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Fighting For a Glimpse of Honour and Glory
It’s difficult to fit words like honour and glory into descriptions of these wars. It sometime seems as if war has become even more brutal in our day.

I closed my eyes against the bright sunlight and listened to the Last Post, trying to imagine what it would be like to hear those notes punctuate the night sky on a battlefield. I had to close my eyes to set my imagination to work, for I wasn’t anywhere near a war. Nor were there many soldiers in the crowd around me.

…our own Canadians...They are fighting for the very rules of humanity the Taliban refuses to acknowledge.

Rather, I was standing in a city park surrounded by mothers and fathers, lots of little children, teenagers, young adults, and even a few dogs on leashes. The Remembrance Day Ceremony I attended was brief and simple – just the bugle notes, a child’s voice reading In Flanders Fields, and a prayer.

But it was enough to stir remembrance. Enough to stir up thoughts of soldiers and battles, of sacrifice and bloodshed, of honour and glory, of defense and freedom. For are not these the words we associate with war? They are, of course they are. But there are other words, too.

At the end of the ceremony, I made my way to the foot of the cenotaph, and laid my poppy to rest with hundreds of others. All around me, as the service had come to an end; people were pulling poppies off their lapels and walking towards the statue of the soldier where they littered the ground with small pools of red. It might have been blood, had we been in another time, another place.

Throughout the service, I’d been thinking about two of my uncles, both of whom served in the Second World War. I thought about how gentle and kind and funny they are, how settled into life they’ve been as they raised their families, worked at jobs, welcomed grandchildren into the world, eased into retirement. As I listened to the Last Post, I tried to imagine my uncles, handsome young Cape Bretoners far, far from home, fighting a war.

That’s what stirred the words – honour, glory, peace. Fighting for freedom and against evil. Fighting with a noble purpose and according to gentlemen’s rules.

But as I laid my poppy on the ground, its bright red circle pooling amidst all the other poppies dropped there, I found other words stirring in my mind. I found myself thinking not of historic battles, but very nearly feeling the heat of battles scourging our planet now.

Afghanistan. Iraq. Congo. Somalia. Suicide Bombers. Ethnic hatred. Rape. Boy soldiers. Genocide. Land mines. It’s difficult to fit words like honour and glory into descriptions of these wars. It sometime seems as if war has become even more brutal in our day; that there are fewer rules – or fewer people willing to follow them.

But there is honour to be found among the soldiers, including our own Canadians, who are fighting the war in Afghanistan. They are fighting for the very rules of humanity the Taliban refuses to acknowledge. NATO’s soldiers are fighting against the insanity of suicide bombers. Against power that keeps women locked in houses, and refuses to allow girls an education. NATO’s soldiers are fighting against the manifestation of hatred – the kind of hatred that flies planes into buildings where ordinary people are simply doing their daily work.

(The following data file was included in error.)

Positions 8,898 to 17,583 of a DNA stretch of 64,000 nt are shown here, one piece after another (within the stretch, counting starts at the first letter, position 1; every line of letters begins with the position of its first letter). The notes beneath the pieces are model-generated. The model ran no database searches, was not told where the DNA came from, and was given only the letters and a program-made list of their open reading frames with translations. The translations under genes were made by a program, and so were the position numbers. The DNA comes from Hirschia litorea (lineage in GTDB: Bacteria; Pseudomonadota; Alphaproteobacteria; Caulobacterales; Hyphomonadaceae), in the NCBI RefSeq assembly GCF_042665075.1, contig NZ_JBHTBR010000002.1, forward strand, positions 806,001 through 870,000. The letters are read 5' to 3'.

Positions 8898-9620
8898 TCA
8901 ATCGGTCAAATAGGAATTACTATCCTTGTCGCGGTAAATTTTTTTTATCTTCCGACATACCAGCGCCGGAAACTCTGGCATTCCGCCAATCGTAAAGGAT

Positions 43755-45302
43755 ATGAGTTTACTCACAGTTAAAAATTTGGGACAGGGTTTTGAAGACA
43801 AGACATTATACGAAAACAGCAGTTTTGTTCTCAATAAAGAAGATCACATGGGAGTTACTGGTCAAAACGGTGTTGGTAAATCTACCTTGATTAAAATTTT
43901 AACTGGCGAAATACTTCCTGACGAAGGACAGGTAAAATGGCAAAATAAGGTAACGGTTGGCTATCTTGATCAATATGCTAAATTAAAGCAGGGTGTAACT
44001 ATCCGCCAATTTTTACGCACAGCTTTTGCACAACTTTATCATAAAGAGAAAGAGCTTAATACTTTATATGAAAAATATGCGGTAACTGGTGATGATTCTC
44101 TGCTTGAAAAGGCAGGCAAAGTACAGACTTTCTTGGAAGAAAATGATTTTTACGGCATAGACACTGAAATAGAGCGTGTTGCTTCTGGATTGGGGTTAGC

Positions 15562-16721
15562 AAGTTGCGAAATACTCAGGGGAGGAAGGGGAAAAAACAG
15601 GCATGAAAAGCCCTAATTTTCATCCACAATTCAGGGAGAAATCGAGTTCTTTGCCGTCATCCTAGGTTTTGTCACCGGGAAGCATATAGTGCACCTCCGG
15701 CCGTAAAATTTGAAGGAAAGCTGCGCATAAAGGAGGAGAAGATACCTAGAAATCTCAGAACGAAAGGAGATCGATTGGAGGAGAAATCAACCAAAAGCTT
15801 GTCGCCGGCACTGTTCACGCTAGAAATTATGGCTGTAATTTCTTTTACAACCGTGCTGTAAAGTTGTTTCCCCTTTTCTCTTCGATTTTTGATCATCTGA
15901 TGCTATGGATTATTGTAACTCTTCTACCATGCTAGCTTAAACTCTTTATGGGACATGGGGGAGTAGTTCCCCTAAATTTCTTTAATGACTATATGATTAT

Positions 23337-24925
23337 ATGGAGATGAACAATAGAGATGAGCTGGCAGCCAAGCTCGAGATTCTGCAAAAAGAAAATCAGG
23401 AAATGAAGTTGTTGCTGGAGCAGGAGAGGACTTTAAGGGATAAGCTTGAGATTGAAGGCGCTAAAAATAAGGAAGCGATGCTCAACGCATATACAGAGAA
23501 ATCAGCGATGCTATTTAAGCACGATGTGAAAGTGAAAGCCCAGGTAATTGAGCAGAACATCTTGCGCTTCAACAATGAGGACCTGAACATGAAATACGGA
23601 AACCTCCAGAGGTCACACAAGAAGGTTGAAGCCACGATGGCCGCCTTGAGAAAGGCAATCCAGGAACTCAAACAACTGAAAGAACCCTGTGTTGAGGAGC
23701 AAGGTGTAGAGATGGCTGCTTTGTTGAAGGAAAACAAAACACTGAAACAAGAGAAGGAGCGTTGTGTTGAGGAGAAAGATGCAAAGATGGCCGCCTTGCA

There is also honor to be found among soldiers who are fighting an end to the 20-year war in the Democratic Republic of Congo, a country where there is neither the reality of peace nor democracy. Over the past 20 years, more than 3.8 million people have died from war and from war-related starvation and illness in this African nation. 

Like the war in Afghanistan, this African conflict is characterized by anarchy; by soldiers who no longer agree to fight according to rules of decent human conduct, but rather use human weapons such as rape and child soldiers as their means of force.

But like the war in Afghanistan, there are two sides fighting. United Nations forces have come alongside nationals who want to see an end to the war in their countries. Who want peace. Who want assured freedoms to go to school, to raise families, to work at jobs – and all of this in peace.

It is hard for me to imagine what life in a war-ravaged country looks like. Even as I lay my poppy at the foot of a war memorial, I am keenly aware that I have everything that is currently denied to ordinary people in Afghanistan, Iraq, Congo, Somalia.

I live in peace. Remembrance Day is over for another year and here, in peaceful Canada, life unfolds in an ordinary manner. But the conflicts around our world continue.

I lay my poppy on the ground but I’m holding on to the gratitude I feel toward every soldier who fights with honour, who seeks not his or her own glory, but the glory of freedom for all people, regardless of where they live.

Lynda MacGibbon is a writer based in Riverview New Brunswick and the NB/PEI Director for Inter-Varsity Christian Fellowship. She can be reached at

Originally published in Moncton Times & Transcipt, Moncton, NB, November 14, 2009,and simultaneously on

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